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Jewish Identity in America: Parents Matter - 2003-01-27

Religious identity is a pretty flexible thing here in America. You don't actually have to have one, and if you do have one, there's nothing that says it has to be the same as your parents. That being said, mothers and fathers do play an important role when it comes to the formation of one's religious identity, and a recently released survey of more than 230,000 first-year college students reveals that when it comes to Jewish religious identity, both parents matter quite a bit.

More than half of all Jews married in this country since 1990 have wed people who aren't Jewish. Nearly 480,000 American children under the age of ten have one Jewish and one non-Jewish parent. And, if a survey compiled by researchers at the University of California at Los Angeles is any indication, it's almost certain that most of these children will not identify themselves as "Jewish" when they get older.

That survey asked college freshmen, who are usually around age 18, about their own and their parents' religious identities. Ninety-three percent of those with two Jewish parents said they thought of themselves as Jewish. But when the father wasn't Jewish, the number dropped to 38 percent, and when the mother wasn't Jewish, just 15 percent of the students said they were Jewish, too.

"I think what was surprising was just how low the Jewish identification was in these mixed marriage families," says Linda Sax, a professor of education at UCLA. She directed the survey, which was conducted over the course of more than a decade and wasn't actually about religious identity specifically. Students were asked a whole host of questions, ranging from "How many brothers and sisters do you have?" to "Did your parents go to college?"

But Professor Sax says the answers to questions about religion were particularly striking, and deserve a more detailed study. She says it's obvious that interfaith marriage works against the development of Jewish identity among children, but says it's not clear at this point why that's the case. "This new study is necessary to get more in-depth about their feelings about their religion. That's something that the study that I completed was not able to do. We didn't have information on how they feel about their religion, whether they have any concern about their issues of identification, how comfortable they feel, their lifelong goals. I think the new study's going to cover some of that," she says.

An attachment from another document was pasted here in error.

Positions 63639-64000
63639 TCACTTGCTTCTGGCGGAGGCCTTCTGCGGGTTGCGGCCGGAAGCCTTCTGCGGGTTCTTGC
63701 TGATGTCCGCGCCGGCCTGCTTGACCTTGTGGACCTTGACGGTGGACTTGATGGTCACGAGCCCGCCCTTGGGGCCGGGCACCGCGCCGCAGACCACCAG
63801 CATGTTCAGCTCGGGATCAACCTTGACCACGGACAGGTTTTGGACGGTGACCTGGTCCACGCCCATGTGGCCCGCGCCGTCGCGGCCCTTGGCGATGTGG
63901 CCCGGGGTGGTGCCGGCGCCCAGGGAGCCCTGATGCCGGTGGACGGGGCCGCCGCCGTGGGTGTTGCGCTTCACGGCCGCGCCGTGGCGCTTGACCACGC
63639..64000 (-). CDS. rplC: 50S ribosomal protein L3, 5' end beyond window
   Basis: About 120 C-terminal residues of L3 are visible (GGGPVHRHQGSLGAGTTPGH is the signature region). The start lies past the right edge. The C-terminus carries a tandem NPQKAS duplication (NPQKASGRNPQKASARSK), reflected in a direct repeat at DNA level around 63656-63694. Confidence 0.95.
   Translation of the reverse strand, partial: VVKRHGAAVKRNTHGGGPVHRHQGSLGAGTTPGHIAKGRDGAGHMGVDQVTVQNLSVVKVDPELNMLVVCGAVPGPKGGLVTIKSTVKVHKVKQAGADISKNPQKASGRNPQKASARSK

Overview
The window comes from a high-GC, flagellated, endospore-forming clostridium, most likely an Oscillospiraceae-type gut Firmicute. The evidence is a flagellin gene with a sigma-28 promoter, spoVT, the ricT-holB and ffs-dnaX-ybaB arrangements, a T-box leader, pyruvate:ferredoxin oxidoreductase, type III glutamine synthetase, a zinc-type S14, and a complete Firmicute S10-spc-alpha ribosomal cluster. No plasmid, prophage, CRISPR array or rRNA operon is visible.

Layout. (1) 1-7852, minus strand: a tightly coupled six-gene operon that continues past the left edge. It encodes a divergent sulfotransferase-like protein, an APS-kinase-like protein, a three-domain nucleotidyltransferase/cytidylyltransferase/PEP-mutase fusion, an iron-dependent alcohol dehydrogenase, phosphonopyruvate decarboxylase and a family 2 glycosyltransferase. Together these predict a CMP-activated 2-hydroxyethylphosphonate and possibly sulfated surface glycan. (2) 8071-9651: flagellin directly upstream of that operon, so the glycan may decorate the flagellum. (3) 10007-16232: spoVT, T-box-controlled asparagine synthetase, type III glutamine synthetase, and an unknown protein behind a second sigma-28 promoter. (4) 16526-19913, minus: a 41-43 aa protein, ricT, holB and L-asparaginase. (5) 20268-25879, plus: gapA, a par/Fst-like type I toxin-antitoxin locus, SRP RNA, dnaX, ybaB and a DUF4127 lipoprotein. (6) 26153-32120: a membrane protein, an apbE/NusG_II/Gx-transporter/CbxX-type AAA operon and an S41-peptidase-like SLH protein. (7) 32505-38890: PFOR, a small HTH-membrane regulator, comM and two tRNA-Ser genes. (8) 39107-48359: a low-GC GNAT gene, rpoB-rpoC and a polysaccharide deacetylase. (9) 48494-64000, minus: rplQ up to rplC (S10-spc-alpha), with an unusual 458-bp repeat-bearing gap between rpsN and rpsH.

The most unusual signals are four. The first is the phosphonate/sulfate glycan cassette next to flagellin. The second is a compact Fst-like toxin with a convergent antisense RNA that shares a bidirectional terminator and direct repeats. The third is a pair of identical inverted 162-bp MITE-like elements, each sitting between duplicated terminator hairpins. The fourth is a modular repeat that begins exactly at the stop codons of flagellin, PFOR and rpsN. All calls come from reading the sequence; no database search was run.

For instance, Professor Sax says the current survey tells us nothing about the extent to which the students in mixed-marriage families were exposed to Judaism while they were growing up. Forty percent of those who said they didn't think of themselves as Jewish also said they didn't identify with any other religion. Linda Sax says it's unclear if this is because the students were rejecting a tradition they were brought up in, or if it's simply because their parents didn't make religion, Jewish or otherwise, a priority.

Experts agree that most people who aren't exposed to a religious tradition as children will not identify with any particular faith group as adults. Jay Rubin is executive director of Hillel, a national organization that works with Jewish college students. He says as more and more American Jews have married outside their faith and had children, Hillel's objectives have had to change. "Our role on a college campus, which at one time, many years ago, was designed simply to reinforce what was transmitted in the family, and to be a bridge between youth and adulthood in terms of reinforcing Jewish identity, increasingly, on many university campuses, also now is an opportunity to expose young people to their Jewish heritage for the first time," he says.

Mr. Rubin says in some respects, out-marriage among American Jews has been a good thing, since it has helped Jews assimilate into mainstream American culture. But he stresses that this assimilation hasn't made America's predominantly Christian culture "more Jewish," so much as it's made American Jews "less Jewish" as evidenced by the UCLA survey.

And Mr. Rubin says this is a source of great concern for many Jewish leaders like himself. "We sense the fragile nature of the Jewish people. The fact that Jews over centuries have faced persecution and genocide. And so we're very cognizant of the value of every individual," he says. "You know, those of use who are Jewish certainly feel a sense of responsibility to share the joy of Judaism and the message of Judaism with other Jews. We're certainly not interested in proselytizing and converting people of other religious faiths. But if there are people that have Jewish background and have never really been exposed to Jewish life, it's like discovering a long-lost relative."

Mr. Rubin says Judaism is more than a religion, it's an experience. And with that in mind, Hillel has commissioned a study of Jewish attitudes towards Judaism. Researchers will concentrate primarily on young adults - those with two Jewish parents and those with just one, those who see themselves as Jewish and those who do not. Jay Rubin says Hillel will then use this study to formulate a strategy for making Judaism more relevant to the next generation of American Jews.